Comprised of a number of ex-Rare members, Playtonic Games first game Yooka-Laylee back in 2017 leveraged much of what made Rare’s own classic 3D platformer Banjo-Kazooie so popular and it became a Kickstarter success. They would return again to their creation two years later but with a twist that evoked pre-Banjo 2D platformers.
Yooka-Laylee and the Impossible Lair tasks Yooka (a chameleon) and “passenger” Laylee (a bat) with traversing a number of side scrolling levels to collect quills and coins while a losing/defeating enemies and obstacles in their way to freeing a number of bees that will help you take on the game’s “Impossible Lair”. In a neat twist, you can take on the lair at any time but to successfully navigate it you’re likely to need to the additional hit points the bees provide so collecting as many as you need is important. By default Yooka-Laylee can only take two hits: one scares off Laylee requiring you to either catch her again or summon her back with a bell and a second which takes out Yooka completely. So it’s important to keep the two together as much as you can to improve your chances.
The levels are connected via an overworld/hub that takes on the form of a level that’s viewed from overhead and has its own challenges to beat – they may not be overly taxing but enough to keep you occupied. As you complete levels and explore the overworld more areas open up to reveal additional levels and secrets. The individual levels are mostly short enough to complete in five to ten minutes each but with the amount of secrets and collectibles to find it will take repeated attempts to find everything. Additionally some levels can be tweaked in the overworld which changes them enough to reveal new areas so there is always a chance you’ll get to tackle a level in a different way.
The difficulty curve is gentle to begin with and I found I worked through the early levels at a fair pace but there are some serious challenges later on that may surprise to you. The game has a generous aid where if you encounter a section that you can’t overcome it will offer to skip it for you so that you can continue to play and not be stuck. With so much to see and do I think it’s a nice touch that not only keeps players invested but also gives them a fair chance of seeing the game through to the end. It might be a big help too for parents introducing the genre to their kids and wanting to avoid them hitting a frustrating wall in ability versus progression.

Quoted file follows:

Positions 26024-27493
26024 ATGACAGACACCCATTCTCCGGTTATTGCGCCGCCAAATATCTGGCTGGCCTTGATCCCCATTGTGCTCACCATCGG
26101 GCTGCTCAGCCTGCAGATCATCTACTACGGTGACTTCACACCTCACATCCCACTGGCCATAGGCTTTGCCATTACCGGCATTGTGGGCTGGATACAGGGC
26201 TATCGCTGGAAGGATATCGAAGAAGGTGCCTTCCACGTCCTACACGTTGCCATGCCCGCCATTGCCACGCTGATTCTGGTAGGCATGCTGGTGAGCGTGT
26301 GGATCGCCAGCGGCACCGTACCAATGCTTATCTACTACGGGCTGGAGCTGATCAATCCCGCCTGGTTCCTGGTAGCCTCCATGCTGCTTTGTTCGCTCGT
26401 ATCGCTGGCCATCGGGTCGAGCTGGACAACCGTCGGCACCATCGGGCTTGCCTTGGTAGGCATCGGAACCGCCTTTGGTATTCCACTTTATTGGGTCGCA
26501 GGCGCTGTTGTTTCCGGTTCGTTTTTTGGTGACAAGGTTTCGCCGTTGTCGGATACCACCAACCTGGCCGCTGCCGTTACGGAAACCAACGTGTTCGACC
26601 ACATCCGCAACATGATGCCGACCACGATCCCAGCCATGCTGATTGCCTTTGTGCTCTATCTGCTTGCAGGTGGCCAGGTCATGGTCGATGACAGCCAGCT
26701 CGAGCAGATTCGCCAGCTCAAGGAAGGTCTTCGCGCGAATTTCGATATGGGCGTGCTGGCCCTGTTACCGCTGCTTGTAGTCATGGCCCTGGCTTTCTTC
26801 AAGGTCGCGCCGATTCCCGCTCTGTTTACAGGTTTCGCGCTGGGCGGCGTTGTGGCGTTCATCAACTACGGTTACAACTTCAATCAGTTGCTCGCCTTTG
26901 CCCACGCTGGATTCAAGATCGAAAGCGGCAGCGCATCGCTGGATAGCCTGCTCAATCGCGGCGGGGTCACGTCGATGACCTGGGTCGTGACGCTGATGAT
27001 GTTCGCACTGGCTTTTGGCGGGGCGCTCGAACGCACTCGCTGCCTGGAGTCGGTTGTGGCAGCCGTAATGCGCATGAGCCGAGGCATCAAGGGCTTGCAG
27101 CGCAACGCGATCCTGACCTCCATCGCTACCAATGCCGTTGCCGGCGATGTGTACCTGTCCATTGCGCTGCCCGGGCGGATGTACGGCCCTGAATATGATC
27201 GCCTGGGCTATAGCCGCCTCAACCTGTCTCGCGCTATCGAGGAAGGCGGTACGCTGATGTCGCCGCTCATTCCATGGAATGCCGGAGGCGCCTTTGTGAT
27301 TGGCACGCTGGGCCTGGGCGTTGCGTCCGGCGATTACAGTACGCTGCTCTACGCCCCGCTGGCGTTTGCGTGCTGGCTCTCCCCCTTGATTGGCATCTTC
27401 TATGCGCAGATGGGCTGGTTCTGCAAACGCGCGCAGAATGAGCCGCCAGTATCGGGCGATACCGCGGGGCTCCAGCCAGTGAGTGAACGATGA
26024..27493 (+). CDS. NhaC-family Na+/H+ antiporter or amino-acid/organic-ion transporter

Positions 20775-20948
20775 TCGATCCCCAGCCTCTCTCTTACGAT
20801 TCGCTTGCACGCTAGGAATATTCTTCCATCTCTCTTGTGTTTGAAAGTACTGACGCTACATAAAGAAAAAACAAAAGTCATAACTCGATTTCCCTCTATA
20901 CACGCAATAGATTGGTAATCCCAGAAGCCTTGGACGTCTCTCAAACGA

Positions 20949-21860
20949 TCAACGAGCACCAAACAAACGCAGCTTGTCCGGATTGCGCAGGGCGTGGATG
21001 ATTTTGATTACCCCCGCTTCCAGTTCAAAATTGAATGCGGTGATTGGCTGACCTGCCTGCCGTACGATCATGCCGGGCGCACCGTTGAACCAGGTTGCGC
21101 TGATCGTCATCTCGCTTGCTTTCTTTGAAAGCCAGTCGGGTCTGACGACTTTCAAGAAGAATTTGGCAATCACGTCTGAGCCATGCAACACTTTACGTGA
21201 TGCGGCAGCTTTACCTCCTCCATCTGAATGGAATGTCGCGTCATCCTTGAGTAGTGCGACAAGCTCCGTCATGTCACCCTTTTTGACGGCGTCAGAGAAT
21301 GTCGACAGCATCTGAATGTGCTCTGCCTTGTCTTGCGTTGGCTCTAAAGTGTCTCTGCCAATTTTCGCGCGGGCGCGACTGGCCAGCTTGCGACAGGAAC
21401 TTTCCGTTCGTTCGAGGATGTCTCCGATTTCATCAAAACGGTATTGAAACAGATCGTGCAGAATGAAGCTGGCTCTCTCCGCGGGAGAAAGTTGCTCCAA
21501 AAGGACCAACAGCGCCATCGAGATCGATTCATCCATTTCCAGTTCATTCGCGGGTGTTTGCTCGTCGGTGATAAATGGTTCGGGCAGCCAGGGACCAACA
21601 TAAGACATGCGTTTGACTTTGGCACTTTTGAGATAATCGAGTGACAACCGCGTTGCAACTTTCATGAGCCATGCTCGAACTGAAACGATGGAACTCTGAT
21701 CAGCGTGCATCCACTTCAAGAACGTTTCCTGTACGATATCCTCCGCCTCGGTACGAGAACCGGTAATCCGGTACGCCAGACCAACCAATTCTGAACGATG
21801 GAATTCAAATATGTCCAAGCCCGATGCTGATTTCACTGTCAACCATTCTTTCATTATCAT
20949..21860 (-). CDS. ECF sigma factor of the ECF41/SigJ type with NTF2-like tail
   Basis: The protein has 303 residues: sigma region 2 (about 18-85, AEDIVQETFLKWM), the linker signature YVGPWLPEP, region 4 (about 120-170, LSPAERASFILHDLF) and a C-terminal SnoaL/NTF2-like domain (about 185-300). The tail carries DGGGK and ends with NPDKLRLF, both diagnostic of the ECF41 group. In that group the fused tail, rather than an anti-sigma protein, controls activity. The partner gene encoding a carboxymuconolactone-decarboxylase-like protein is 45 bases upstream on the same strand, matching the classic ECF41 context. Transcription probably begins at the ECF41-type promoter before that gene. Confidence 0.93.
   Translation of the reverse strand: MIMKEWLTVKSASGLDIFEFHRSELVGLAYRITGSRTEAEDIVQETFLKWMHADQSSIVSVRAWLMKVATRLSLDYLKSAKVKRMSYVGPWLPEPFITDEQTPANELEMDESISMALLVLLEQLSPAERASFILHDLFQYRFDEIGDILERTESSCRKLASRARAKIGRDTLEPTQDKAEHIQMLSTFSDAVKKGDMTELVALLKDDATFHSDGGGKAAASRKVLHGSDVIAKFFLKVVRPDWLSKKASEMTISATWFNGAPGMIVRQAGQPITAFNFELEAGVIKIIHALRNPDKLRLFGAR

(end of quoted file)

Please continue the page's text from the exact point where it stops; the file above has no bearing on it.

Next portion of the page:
Throughout the game there are a number of items to collect that can help you on your way. There’s the quills which are found by bashing boxes, enemies and the special quills you encounter and are the base currency used to buy hints and unlock items. Then there’s the coins hidden in each of the levels and can be used to unlock new areas in the overworld. Finally there are the tonics which when unlocked (with quills) can apply game modifiers – a few of these will do things like make it easier to catch Laylee again after a hit, some will impact the difficulty but reward with more quills and others are purely gimmicks such as switching the aspect ratio to the old television 4:3 format. For the completionist gamers there’s plenty to find.
Visually the game follows a line somewhere between Banjo-Kazooie and early Pixar (A Bug’s Life immediately comes to mind). Levels are brightly coloured and enemies are almost Muppet like with some amusing animations thrown in randomly when you beat them. The apple doesn’t fall far from the Banjo tree in other parts of the presentation with the gobbledygook chatter from characters and screen transitions all seemed to me of clear indicators (to me) of the game’s lineage. I don’t mind it at all and from my perspective it’s nice seeing the developers not shying away from that either.
I’m really happy with my time so far on Yooka-Laylee and the Impossible Lair. It’s a friendly and accessible game that gives a broad cross section of players an opportunity to get deep into it while also offering its share of challenges too. After spending many months playing games set in dark, grimy worlds where I’m usually shooting things this is a nice change and a great little distraction too. 🙂
Yooka-Laylee and the Impossible Lair is out now on PC, PlayStation 4, Xbox One and Switch. Played on Xbox Series X via Game Pass.
Categories: Gaming, Reviews & Impressions
Leave a Reply